Deflagration Efficiencies in Metals
Navy SBIR 2014.1 - Topic N141-072
ONR - Ms. Lore Anne Ponirakis - [email protected]
Opens: Dec 20, 2013 - Closes: Jan 22, 2014

N141-072 TITLE: Deflagration Efficiencies in Metals

TECHNOLOGY AREAS: Materials/Processes, Weapons

RESTRICTION ON PERFORMANCE BY FOREIGN CITIZENS (i.e., those holding non-U.S. Passports): This topic is "ITAR Restricted". The information and materials provided pursuant to or resulting from this topic are restricted under the International Traffic in Arms Regulations (ITAR), 22 CFR Parts 120 - 130, which control the export of defense-related material and services, including the export of sensitive technical data. Foreign Citizens may perform work under an award resulting from this topic only if they hold the "Permanent Resident Card", or are designated as "Protected Individuals" as defined by 8 U.S.C. 1324b(a)(3). If a proposal for this topic contains participation by a foreign citizen who is not in one of the above two categories, the proposal will be rejected.

OBJECTIVE: The objective is to develop and define the properties affecting impact driven oxidative combustion of Aluminum (Al) and Tungsten (W) powder neat and as composites.

DESCRIPTION: Today�s ordnance fills often contain substantial quantities of Al and W micron size powders to enhance blast and momentum effects. These metal powders demonstrate high efficiencies in propulsion compositions, but do not provide similar combustion efficiencies during detonation or impact driven events. Innovative processing technology is sought to better define the scope and limitations of metal particle combustion efficiencies and to identify the material properties that can be manipulated to enhance measured energy release. Methodologies that provide Al or W metal composites resulting in high combustion (50-80%) efficiency within a 0.5-15 ms time frame are of interest. The improvements in combustion efficiency of micron sized metal composites should be stable with time and environmental exposure. Any processes must be fully described and should be sufficiently adaptable and scalable for production of well characterized materials.

During deflagration, Al contributes only 10 to 25% of its potential energy output, and W provides no measured enhancements. Recent Army Research Lab publications indicate shear phenomena in nanostructured W may provide a pathway to higher combustion efficiencies. Doping Al with various metals results in lowered ignition temperatures, a potential route to enhanced energy release mechanisms. Other combinations of work�harden technologies (mechanochemistry) may provide insight into the ignition and growth process for these metals.

PHASE I: This topic in Phase I strives to: (1) Identify properties and mechanisms that increase energy release rates and combustion efficiencies of shock/impact initiated of aluminum and tungsten; (2) Develop and define concepts which will increase combustion efficiencies of aluminum and tungsten; (3) Provide experimental and test data supporting hypotheses.

PHASE II: Based on the Phase I effort, demonstrate and validate the concept identified for improving the impact initiated combustion efficiency of aluminum and tungsten both neat and in formulations to be identified. Deliver samples of the prototype solutions to the government for test and evaluation in a government laboratory. Work under Phase II might be classified.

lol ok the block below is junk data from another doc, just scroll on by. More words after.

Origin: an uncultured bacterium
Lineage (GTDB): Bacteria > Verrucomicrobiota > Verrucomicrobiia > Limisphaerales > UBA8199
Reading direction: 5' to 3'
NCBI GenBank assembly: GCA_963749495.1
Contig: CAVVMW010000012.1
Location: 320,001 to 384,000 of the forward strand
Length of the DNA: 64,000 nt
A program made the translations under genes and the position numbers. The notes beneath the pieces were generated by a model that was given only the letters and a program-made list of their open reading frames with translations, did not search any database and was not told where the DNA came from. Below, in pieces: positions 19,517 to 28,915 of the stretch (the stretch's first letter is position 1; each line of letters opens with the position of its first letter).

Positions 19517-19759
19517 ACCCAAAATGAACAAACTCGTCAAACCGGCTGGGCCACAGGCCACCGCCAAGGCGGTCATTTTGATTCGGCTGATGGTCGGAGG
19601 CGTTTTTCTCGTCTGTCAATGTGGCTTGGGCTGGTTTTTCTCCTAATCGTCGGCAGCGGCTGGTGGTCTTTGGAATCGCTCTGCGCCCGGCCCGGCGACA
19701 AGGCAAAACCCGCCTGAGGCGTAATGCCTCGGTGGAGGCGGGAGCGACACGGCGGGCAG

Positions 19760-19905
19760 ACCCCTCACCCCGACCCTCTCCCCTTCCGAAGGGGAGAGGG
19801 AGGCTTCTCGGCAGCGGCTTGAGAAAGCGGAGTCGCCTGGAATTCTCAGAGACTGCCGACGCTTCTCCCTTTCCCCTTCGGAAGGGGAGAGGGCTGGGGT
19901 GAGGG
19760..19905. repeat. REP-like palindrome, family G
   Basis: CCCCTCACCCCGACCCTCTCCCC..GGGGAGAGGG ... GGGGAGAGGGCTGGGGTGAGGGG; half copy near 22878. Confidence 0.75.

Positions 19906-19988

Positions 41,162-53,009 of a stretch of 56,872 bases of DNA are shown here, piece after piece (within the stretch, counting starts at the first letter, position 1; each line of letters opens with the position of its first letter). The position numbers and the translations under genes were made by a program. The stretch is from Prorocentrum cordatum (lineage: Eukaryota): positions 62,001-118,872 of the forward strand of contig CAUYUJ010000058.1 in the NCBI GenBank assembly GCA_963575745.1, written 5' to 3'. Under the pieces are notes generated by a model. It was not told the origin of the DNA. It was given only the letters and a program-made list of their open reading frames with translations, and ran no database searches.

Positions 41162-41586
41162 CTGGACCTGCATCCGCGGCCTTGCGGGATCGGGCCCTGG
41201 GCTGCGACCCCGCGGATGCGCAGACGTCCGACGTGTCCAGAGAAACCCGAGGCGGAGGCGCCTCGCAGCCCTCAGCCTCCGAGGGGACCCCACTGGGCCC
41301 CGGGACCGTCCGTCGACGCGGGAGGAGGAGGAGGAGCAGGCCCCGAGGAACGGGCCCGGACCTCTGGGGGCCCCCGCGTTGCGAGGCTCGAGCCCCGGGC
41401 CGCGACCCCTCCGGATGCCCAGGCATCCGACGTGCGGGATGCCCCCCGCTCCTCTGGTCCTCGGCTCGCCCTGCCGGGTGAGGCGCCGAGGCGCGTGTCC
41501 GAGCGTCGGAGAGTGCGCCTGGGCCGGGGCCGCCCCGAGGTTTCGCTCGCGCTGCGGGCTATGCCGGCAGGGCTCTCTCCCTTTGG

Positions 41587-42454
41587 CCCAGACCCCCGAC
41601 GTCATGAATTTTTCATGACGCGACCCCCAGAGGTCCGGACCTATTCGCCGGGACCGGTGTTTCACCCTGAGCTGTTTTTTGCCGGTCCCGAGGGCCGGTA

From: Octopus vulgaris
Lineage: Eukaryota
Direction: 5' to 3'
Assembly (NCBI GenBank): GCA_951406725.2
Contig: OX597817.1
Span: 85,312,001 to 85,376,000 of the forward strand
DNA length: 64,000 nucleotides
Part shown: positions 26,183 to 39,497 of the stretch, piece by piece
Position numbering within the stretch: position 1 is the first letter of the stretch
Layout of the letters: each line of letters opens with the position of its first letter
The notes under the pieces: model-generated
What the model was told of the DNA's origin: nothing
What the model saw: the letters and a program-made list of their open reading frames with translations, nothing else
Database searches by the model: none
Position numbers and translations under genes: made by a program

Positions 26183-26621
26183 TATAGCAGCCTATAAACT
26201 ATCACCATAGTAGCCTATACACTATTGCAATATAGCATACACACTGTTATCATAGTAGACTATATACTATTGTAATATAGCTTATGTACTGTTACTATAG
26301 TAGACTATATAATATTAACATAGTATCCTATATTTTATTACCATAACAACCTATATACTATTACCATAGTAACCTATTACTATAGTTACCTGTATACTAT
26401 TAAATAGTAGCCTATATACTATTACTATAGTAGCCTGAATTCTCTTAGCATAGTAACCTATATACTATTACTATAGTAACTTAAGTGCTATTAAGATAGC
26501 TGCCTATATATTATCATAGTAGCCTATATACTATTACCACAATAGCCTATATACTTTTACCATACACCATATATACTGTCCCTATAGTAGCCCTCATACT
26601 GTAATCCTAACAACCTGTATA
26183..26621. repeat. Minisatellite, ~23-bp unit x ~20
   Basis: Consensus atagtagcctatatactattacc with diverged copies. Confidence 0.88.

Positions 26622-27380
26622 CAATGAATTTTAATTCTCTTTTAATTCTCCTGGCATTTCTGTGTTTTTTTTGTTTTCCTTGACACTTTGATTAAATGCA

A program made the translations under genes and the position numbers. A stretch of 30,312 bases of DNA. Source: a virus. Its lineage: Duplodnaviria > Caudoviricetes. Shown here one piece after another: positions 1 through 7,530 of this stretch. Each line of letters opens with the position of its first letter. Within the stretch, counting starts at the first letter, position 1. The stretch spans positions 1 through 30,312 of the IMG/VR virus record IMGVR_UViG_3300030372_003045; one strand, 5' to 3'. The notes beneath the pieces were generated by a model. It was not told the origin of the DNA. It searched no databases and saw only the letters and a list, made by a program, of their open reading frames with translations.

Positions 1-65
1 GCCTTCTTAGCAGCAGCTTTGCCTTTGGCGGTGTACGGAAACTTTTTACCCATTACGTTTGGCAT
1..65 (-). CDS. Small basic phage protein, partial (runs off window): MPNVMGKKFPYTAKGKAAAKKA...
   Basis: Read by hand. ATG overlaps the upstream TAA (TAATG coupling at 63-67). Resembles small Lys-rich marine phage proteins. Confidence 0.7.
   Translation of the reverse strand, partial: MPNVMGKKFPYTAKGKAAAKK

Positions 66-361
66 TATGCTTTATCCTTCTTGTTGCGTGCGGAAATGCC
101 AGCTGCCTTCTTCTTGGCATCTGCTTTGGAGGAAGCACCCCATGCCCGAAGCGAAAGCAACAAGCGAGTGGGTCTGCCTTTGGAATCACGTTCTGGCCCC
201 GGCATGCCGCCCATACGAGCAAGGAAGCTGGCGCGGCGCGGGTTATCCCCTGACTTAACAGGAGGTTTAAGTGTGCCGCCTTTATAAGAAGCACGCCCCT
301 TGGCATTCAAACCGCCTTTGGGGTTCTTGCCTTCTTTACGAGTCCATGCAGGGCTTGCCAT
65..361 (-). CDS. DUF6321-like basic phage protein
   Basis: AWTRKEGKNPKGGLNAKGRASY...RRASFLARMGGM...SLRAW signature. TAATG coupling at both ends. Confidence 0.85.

PHASE III: Utilizing the concept successfully demonstrated in Phase II, warhead components (cases or preformed fragments) will be manufactured and delivered to government laboratories and/or system integrators for evaluation in weapon applications.

PRIVATE SECTOR COMMERCIAL POTENTIAL/DUAL-USE APPLICATIONS: Pressed metallic powder formulations have a range of uses beyond those relevant to the military. The ability to more readily combust Aluminum or Tungsten in commercial pyrotechnic devices could lead to their use in place of more expensive or more sensitive materials.

1. Ames, R.G., "Vented Chamber Calorimetry for Impact-Initiated Energetic Materials", AIAA Aerospace Sciences Meeting, Reno, NV, January, 2005.

2. Graham,R.A., Anderson,M.U., Holman,G.T. and Baer,M.R., "Prediction of Violent Mechanochemical Processes", SAND97-0038, January, 1997.

3. Jennrich, A., Delaney,C., Clemenson,M., Krier,H., and Glumac,N., "Rapid combustion of Tungsten in W/Zr Mechanical Alloys", Spring Technical Meeting of the Central States Section of the Combustion Institute, April, 2012.

4. Tucker, M., "Characterization of Impact Initiation of Aluminum-Based Intermetallic-Forming Reactive Materials", MSc Thesis Georgia Institute of Technology, December, 2011.

5. Dreizin,E.L., Schoenitz,M., Mohan,S., Santhanam.P., and Gill,R., "Mechanisms of Aluminum Ignition and Combustion in Different Environments", National Capital Region Energetics Symposium, April, 2009.

6. Hooper, J., "Impact fragmentation of aluminum reactive materials", J. Appl. Phys. 112, 043508 (2012);

7. Nesterenko,V.F, Po-Hsun Chiu, Braithwaite,C., Collins,A., Williamson,D., Olney,K.L., Benson,D.B. and McKenzie,F., "Dynamic Behavior of Particulate/Porous Energetic Materials", Shock Compression of Condensed Matter � 2011, AIP Conf. Proc. 1426, 533-538 (2012)

KEYWORDS: Reactive Materials; Energy Release Mechanisms; Impact Initiated Combustion;Metal Composites; Tungsten; Aluminum

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